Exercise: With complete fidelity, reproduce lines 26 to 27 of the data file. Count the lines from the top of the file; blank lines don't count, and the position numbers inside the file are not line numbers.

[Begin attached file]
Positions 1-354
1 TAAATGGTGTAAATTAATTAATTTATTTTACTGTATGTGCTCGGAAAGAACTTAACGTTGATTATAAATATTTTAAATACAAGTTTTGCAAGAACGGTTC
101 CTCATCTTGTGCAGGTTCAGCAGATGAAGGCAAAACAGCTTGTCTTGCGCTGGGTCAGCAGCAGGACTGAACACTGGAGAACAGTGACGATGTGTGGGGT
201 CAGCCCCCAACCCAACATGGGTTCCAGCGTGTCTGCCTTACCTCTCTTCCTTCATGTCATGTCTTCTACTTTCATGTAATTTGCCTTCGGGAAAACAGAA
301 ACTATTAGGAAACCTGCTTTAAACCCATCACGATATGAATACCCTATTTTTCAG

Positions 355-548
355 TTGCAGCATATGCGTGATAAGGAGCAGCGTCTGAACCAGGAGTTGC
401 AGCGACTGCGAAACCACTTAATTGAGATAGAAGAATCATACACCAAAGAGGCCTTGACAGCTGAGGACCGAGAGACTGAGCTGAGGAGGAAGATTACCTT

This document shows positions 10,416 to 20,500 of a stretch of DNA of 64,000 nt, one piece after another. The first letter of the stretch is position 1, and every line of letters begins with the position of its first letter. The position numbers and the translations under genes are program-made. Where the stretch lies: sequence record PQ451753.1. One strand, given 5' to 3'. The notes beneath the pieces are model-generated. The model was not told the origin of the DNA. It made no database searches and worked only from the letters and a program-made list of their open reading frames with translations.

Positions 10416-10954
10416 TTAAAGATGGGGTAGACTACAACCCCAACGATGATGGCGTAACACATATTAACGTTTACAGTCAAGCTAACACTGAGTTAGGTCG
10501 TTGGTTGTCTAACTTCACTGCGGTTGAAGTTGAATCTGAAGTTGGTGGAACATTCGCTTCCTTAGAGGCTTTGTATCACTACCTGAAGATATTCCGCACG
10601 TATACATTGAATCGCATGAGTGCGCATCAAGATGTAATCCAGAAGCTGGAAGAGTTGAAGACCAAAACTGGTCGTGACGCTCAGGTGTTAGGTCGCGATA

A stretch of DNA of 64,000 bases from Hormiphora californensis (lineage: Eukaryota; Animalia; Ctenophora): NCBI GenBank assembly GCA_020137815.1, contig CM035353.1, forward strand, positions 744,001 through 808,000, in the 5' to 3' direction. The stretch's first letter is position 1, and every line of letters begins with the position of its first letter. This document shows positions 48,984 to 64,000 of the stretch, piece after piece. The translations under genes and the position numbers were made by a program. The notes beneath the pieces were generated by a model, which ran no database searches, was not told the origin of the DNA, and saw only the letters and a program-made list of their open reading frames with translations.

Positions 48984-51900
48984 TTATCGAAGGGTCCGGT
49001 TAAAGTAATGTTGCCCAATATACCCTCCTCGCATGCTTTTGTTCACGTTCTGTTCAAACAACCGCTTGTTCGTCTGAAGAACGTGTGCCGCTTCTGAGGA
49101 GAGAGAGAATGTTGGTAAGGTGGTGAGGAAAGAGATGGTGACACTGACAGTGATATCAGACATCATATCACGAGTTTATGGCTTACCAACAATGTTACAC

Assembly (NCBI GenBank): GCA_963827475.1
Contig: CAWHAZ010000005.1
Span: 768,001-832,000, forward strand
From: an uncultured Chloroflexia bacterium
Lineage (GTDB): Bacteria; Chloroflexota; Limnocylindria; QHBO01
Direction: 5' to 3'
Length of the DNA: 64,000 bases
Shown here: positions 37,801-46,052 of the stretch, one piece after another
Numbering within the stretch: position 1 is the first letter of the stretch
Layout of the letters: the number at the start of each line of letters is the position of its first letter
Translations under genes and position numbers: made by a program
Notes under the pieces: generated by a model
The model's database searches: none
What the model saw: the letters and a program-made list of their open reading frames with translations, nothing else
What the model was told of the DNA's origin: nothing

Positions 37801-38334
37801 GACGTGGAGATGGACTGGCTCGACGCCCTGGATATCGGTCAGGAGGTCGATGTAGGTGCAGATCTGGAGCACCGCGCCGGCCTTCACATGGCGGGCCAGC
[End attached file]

Shown here: positions 37,801-46,052 of the stretch, one piece after another
Numbering within the stretch: position 1 is the first letter of the stretch